City officials rolled up the Red Carpet last week, shutting down yet another crime-plagued motel near the intersection of Interstate 71 and East Dublin-Granville Road.
Word that a temporary restraining order had been issued against the owners of the Red Carpet Inn, 1289 E. Dublin-Granville Road, came out right after a visiting judge declared that the nearby Columbus Inn and Suites was a public nuisance and ordered that it remain closed for another year.
City officials closed down Columbus Inn and Suites, 6121 Zumstein Drive, on June 12, 2013.
A COTA bus was parked outside the Red Carpet Inn last week to keep the residents who had to evacuate the place warm while they looked for other accommodations, according to Dave Cooper, president of the Northland Area Business Association. Maryhaven and other social service agencies provided assistance in relocating displaced motel residents.
Cooper and other community leaders applauded actions taken by city officials to rid the neighborhood of nuisance properties such as Red Carpet Inn and Columbus Inn and Suites.
"We're making a concerted effort to target problem hotels," City Attorney Richard C. Pfeiffer Jr. said in a statement. "Building cases takes time, but I want the public to know that these public nuisances are a top priority of ours."
They should be, Northland Community Council President Emmanuel V. Remy said.
"They are just a breeding ground for crime," he stated.
"I'm in favor of what they're doing," said Cooper, whose predecessor as NABA president, Mohammad Ashraf, and his wife, Umtal, own Columbus Inn and Suites.
Only the day before the Red Carpet Inn was ordered closed, Judge Teresa L. Liston ruled in favor of the city in a complaint against the Ashrafs for running an establishment that "had been fraught with significant problems since at least 2011," according to a City Attorney's Office press release.
In her decision, Liston wrote that the Ashrafs "are guilty of maintaining a nuisance in violation of the law."
"It was everything we asked for," Assistant City Attorney William A. Sperlazza said of the ruling. "We feel it is absolutely the appropriate ruling under the law. It's a good ruling for the city, it's a good ruling for the businesses in that area and it's a good ruling for the residents who live in that area."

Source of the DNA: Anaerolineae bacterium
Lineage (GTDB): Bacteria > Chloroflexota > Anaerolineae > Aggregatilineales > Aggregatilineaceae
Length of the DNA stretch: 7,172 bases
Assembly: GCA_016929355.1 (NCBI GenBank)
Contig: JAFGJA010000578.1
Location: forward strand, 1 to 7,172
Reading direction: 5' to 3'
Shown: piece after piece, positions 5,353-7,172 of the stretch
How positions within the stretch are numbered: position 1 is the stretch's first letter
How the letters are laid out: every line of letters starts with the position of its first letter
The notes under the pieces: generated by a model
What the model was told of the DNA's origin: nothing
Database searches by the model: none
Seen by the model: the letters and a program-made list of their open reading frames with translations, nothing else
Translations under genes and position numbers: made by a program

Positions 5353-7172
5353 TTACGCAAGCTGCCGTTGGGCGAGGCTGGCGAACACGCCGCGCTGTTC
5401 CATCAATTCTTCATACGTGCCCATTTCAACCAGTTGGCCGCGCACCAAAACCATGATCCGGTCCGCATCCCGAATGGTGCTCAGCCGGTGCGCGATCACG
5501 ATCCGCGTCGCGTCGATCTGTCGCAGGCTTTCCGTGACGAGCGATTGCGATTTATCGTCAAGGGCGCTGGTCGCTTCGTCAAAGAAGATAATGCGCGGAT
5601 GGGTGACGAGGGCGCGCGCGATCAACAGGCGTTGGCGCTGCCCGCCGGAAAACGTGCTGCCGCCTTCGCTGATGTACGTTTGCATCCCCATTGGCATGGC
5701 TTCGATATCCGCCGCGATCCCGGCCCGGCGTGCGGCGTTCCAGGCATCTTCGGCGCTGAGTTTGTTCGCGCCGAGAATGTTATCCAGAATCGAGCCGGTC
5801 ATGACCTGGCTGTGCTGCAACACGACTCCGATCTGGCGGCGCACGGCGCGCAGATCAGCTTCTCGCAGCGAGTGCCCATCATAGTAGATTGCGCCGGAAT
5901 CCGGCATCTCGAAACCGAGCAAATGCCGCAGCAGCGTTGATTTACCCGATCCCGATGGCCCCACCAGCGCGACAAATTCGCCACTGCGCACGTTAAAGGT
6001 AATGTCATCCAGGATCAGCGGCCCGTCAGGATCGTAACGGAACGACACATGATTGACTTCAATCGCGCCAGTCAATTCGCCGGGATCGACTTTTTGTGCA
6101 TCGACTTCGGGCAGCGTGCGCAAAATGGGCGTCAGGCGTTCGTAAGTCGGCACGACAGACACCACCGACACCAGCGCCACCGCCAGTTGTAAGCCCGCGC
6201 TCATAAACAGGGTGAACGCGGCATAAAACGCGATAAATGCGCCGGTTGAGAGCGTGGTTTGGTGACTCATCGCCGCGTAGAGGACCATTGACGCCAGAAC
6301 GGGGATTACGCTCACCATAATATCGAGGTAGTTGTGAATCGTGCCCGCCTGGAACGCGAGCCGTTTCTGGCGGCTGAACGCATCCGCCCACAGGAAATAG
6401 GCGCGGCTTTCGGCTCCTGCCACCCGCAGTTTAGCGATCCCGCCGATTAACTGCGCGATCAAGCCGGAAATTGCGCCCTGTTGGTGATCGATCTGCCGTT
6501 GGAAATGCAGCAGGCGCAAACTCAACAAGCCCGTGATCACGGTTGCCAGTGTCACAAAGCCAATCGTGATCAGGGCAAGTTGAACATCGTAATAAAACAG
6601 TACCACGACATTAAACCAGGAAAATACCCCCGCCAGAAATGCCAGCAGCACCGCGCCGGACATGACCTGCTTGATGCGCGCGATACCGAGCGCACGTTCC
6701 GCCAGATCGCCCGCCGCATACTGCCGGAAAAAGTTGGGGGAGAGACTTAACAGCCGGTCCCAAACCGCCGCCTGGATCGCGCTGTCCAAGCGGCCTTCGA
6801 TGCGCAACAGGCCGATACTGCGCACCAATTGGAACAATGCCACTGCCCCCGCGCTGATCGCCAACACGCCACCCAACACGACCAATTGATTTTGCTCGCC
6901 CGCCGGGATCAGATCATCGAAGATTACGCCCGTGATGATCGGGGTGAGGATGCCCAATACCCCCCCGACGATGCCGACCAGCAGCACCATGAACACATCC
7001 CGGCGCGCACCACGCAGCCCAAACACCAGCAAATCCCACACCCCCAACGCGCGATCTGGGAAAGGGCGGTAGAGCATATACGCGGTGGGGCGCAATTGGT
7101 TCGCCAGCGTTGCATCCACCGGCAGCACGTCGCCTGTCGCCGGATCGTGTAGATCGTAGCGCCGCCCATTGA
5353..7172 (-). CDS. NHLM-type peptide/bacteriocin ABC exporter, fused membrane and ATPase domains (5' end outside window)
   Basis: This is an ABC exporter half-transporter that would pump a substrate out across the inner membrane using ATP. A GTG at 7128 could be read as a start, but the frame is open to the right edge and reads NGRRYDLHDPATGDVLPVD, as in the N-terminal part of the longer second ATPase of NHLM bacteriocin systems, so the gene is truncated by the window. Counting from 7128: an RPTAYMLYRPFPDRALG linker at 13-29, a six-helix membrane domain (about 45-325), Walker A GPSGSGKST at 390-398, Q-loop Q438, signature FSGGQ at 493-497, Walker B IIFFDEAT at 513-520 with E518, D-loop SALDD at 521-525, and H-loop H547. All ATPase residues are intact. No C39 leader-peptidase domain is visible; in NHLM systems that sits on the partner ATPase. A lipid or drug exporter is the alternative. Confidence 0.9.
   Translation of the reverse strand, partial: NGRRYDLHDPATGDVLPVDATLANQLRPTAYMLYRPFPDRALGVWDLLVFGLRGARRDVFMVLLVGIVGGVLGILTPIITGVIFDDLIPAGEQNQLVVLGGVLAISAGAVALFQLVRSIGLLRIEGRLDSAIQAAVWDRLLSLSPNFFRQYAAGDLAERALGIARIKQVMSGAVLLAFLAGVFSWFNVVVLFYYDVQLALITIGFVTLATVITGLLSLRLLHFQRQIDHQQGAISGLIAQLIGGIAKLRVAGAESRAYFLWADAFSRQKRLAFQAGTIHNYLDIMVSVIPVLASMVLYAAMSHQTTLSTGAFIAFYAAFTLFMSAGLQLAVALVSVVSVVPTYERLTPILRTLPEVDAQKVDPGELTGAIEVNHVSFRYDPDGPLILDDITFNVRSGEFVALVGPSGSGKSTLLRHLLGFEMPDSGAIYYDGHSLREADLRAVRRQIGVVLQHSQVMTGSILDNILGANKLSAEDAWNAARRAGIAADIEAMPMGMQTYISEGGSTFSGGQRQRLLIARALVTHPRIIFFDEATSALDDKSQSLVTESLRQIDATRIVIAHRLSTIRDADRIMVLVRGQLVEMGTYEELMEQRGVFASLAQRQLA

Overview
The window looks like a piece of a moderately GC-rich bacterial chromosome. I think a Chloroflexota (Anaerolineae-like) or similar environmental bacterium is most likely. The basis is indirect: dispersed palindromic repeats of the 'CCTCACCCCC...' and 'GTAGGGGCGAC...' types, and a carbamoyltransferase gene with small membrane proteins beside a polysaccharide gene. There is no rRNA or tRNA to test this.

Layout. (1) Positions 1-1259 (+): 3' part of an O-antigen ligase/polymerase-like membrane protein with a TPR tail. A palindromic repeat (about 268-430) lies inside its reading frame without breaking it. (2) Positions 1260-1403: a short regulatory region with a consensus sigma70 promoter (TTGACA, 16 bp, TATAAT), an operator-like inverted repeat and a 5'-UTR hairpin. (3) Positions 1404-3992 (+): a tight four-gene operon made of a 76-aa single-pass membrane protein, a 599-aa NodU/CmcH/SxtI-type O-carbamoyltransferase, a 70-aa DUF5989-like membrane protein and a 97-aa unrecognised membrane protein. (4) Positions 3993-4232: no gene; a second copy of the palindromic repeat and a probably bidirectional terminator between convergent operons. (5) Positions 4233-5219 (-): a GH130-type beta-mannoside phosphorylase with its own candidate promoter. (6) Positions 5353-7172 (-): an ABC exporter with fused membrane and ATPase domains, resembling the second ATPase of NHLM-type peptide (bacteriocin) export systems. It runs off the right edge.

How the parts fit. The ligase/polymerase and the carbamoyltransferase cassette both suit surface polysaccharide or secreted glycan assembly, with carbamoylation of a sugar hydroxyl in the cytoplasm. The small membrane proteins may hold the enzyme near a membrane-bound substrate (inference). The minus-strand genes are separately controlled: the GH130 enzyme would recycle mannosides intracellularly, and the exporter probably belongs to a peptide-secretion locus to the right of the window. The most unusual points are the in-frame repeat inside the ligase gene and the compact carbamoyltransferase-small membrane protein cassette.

As for the Red Carpet Inn, Sperlazza said a hearing was scheduled for this week to determine future steps regarding the property. It is valued at $1.5 million and was purchased on Aug. 20, 2013, for $973,750 by Sunstar Columbus Inc. of Addison, Ill., according to the Franklin County Auditor's Office website.
"The evidence suggests thus far that the Red Carpet Inn is one of the worst hotels in the area in terms of drugs and prostitution," Sperlazza said.
The Columbus Division of Police logged 358 calls for service to the motel in 2013 alone, he said.
"That certainly ranks it as one of the highest hotels in that measure," Sperlazza said. "That's significant. That's a strain on Columbus police resources."
The closing of the Red Carpet Inn, coupled with the long-term shuttering of Columbus Inn and Suites, will serve to make the area safer because patrol officers won't be tied up dealing with calls and complaints involving the motels, he added.
Sperlazza singled out Brandon L. Boos, secretary of the Northland Community Council and vice president of the Salem Civic Association, for his willingness to testify on behalf of the city in the complaint against the Ashrafs.
"We're lucky to have people like Brandon who are willing to step up," Sperlazza said.
"We've known for a long time that the issues with crime in the Northland area ... have been from all the multifamily housing and motels that have gone away from the right way to do business," Remy said. "I cannot tell you how pleased I am with the liaison officers we have in the Northland area who have really spearheaded the drive to get these places out of the Northland area."
Remy was referring to officers Scott Clinger and Larry Geis, who helped organize representatives from various city and state departments in inspecting the problem motels at I-71 and state Route 161.
"This is not a victory, but it's absolutely a step in the right direction," Remy added.
"We simply will not put up with it," said William Logan, coordinator of the Northland Area Code Task Force. "If we have to have them shut down, we will do that. The decision is up to the business owners in how they do business. The community will take care of itself to see that our standards are met."
"If they can't run the business in a legal manner, we don't want them there," Cooper said.